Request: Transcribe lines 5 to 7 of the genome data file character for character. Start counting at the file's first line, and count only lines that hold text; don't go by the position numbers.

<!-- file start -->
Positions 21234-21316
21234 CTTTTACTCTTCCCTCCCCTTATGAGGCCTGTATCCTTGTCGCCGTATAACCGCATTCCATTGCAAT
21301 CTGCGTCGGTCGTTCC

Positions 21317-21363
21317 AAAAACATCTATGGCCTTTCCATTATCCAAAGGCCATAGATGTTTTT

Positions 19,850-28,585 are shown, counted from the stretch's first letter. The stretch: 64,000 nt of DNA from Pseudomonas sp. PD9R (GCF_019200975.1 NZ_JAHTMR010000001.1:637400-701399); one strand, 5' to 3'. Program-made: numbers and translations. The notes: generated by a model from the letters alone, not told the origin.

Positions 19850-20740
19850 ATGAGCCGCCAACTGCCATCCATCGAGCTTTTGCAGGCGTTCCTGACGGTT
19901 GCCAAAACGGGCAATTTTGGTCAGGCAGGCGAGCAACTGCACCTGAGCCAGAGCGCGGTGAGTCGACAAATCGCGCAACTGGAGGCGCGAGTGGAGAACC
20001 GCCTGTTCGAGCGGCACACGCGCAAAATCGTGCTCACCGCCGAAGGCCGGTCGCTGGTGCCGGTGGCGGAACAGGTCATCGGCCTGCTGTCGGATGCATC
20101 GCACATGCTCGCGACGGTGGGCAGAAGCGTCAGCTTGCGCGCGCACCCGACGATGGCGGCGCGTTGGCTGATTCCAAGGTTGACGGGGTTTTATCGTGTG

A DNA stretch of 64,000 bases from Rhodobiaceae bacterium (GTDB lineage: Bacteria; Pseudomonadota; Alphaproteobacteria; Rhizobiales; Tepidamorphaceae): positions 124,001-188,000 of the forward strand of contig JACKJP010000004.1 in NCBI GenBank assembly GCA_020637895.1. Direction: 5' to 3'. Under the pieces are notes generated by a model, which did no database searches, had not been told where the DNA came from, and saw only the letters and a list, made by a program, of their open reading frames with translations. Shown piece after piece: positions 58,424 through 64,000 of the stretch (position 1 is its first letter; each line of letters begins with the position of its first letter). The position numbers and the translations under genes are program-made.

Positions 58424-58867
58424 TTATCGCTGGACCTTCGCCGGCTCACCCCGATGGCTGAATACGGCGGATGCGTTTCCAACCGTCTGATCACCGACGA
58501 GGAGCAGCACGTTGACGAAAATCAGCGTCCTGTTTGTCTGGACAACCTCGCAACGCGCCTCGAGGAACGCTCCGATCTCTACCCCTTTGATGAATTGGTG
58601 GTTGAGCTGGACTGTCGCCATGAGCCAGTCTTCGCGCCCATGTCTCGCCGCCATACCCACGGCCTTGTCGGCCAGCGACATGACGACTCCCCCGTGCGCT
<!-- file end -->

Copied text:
21317 AAAAACATCTATGGCCTTTCCATTATCCAAAGGCCATAGATGTTTTT

Positions 19,850-28,585 are shown, counted from the stretch's first letter. The stretch: 64,000 nt of DNA from Pseudomonas sp. PD9R (GCF_019200975.1 NZ_JAHTMR010000001.1:637400-701399); one strand, 5' to 3'. Program-made: numbers and translations. The notes: generated by a model from the letters alone, not told the origin.

Positions 19850-20740